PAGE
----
Curriculum Mapping Example GENERAL EDUCATION STUDENT LEARNING GOALS General Education Student Learning Goals RANKING- Rank the level of importance of each outcome OUTCOMES- Specific knowledge or skills students develop through their college experience GEN ED AREA(S)- General Education Sub-group areas that provide courses for students to attain the identified outcome SKILLS- 1. Critical Thinking3Assess strengths and weaknesses of arguments in essays written for general audiences. IA, IB, IIA, IIB, IIIA, IIIB, IIIC, IVA, IVB, IVC, V 1Compose well-reasoned and argued responses to arguments. IA, IB, IIA, IIB, IIIA, IIIB, IIIC, IVA, IVB, IVC, V 9Sythesize and apply informaton and ideas from readings across disciplines IA, IB, IIA, IIB, IIIA, IIIB, IIIC, IVA, IVB, IVC, V Determine the relevance and validity of information that could be used for structuring and solving problems and distinguish it from invalid or non applicable data. IA, IB, IIA, IIB, IIIA, IIIB, IIIC, IVA, IVB, IVC, V 18Apply theories and perspectives from a variety of disciplines and advance convincing reasons to connect and differentiate among these theories. IA, IB, IIA, IIB, IIIA, IIIB, IIIC, IVA, IVB, IVC, V Students use the results of analysis to appropriately construct new arguments and formulate new questions. IA, IB, IIA, IIB, IIIA, IIIB, IIIC, IVA, IVB, IVC, V
Why Do We Need Goals and Outcomes? Foundations Of Excellence-Best Practices There are established common learning goals specifically for the first-year experience that are written, endorsed by the institution, and shared widely. In first-year courses, understand campus-wide learning goals for the first year, understand the characteristics of first-year students, and understand broad trends and issues in the first year. The institution communicates effectively with first-year students about institutional mission, the institutions academic expectations. The institution effectively communicates its vision to students The institution effectively communicates its rationale for the required courses (e.g., core curriculum, distribution, and general education), required competencies (e.g., library skills, computing, writing), and requirements for entry into majors.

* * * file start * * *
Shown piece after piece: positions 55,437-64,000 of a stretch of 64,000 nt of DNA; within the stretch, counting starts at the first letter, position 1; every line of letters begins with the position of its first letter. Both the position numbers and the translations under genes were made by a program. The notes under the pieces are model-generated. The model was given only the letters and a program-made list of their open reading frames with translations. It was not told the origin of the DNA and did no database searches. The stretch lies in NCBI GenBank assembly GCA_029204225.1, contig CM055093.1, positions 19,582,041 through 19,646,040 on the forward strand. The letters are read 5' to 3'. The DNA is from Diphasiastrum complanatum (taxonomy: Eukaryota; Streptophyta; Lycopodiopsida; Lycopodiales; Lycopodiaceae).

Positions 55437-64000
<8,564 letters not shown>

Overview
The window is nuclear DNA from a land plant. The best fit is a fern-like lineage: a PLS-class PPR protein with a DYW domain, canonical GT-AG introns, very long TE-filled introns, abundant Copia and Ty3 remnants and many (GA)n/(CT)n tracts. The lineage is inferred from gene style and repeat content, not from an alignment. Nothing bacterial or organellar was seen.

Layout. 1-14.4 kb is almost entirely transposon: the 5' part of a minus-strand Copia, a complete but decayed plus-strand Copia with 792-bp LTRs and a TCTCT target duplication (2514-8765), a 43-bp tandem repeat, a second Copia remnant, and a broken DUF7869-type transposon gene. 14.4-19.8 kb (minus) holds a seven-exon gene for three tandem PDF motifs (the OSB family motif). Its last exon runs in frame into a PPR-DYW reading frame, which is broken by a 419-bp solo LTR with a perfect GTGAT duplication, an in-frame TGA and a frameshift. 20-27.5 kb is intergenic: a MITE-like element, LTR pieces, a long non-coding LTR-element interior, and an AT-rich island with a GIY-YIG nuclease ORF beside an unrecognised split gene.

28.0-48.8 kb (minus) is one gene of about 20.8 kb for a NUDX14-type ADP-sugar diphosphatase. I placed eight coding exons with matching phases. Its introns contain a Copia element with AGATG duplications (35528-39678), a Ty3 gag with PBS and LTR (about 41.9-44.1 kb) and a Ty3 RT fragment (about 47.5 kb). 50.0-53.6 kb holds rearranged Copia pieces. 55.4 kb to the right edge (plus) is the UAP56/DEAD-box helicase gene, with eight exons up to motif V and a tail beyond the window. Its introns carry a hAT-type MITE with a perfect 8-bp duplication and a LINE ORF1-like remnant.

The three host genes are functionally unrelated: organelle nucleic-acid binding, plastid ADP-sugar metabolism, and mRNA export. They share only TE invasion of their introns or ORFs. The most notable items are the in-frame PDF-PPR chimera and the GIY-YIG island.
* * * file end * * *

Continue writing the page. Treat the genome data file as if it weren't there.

Why Do We Need Goals and Outcomes? Goals and outcomes will help… Demonstrate the impact of GE on the success of our students. Define how we will measure the success of the GE program in helping develop well-educated students Explicitly define expectations of students What kinds of knowledge, skills, and attitudes will students have upon completion of GE courses? Regardless of the course taken in a given GE area (e.g., IA, IIB, IIIC, etc.) all students should learn the same basic skills
Goals, Objectives, and Outcomes: Are they all the same? GOALS General expectations for student learning outcomes Example: Students will acquire abilities to engage in independent and creative thinking and solve problems effectively (Critical Thinking.) OUTCOMES = OBJECTIVES Specific knowledge, skills, or attitudes that students are expected to achieve through their college experience Example: Students will accurately apply perspectives from at least three different disciplines and advance convincing reasons to connect and differentiate among these perspectives.
Goals and Outcomes Goal: Students will have the ability to relate to and work effectively with diverse groups of people (Interpersonal Communication) Outcome 1: Upon completion of a freshmen seminar course, students will be able identify and manage the verbal and nonverbal dimensions of communication in a variety of contexts. Outcome 2: Upon completion of the freshmen seminar course, students will be able to cooperate with team members to prepare a coherent formal debate presentation.
Hierarchy of goals and outcomes UNIVERSITY GENERAL EDUCATION STUDENT LEARNING GOALS PROGRAM OUTCOMES COURSE GENERAL EDUCATION OUTCOMES STUDENT LEARNING General Education Goals Program Level Outcomes
UNIVERSITY GENERAL EDUCATION STUDENT LEARNING GOALS PROGRAM OUTCOMES COURSE GENERAL EDUCATION STUDENT OUTCOMES STUDENT LEARNING Hierarchy of goals and outcomes
Pop Quiz-Is it a Goal or Outcome? Students will develop tolerance and respect for diverse groups of people Students will understand the interdependence among disciplines in the humanities, social sciences and natural sciences. Students will compose and revise well-structured and grammatically correct written arguments. GOAL OUTCOME
What are Student Learning Outcomes OUTCOMES Specific knowledge, skills, or attitudes that students are expected to achieve through their college experience Describe observable behavior indicative of learning or development Student-centered! Aligned with the GE goals and the programs mission S pecific M easurable A ttainable R easonable T imely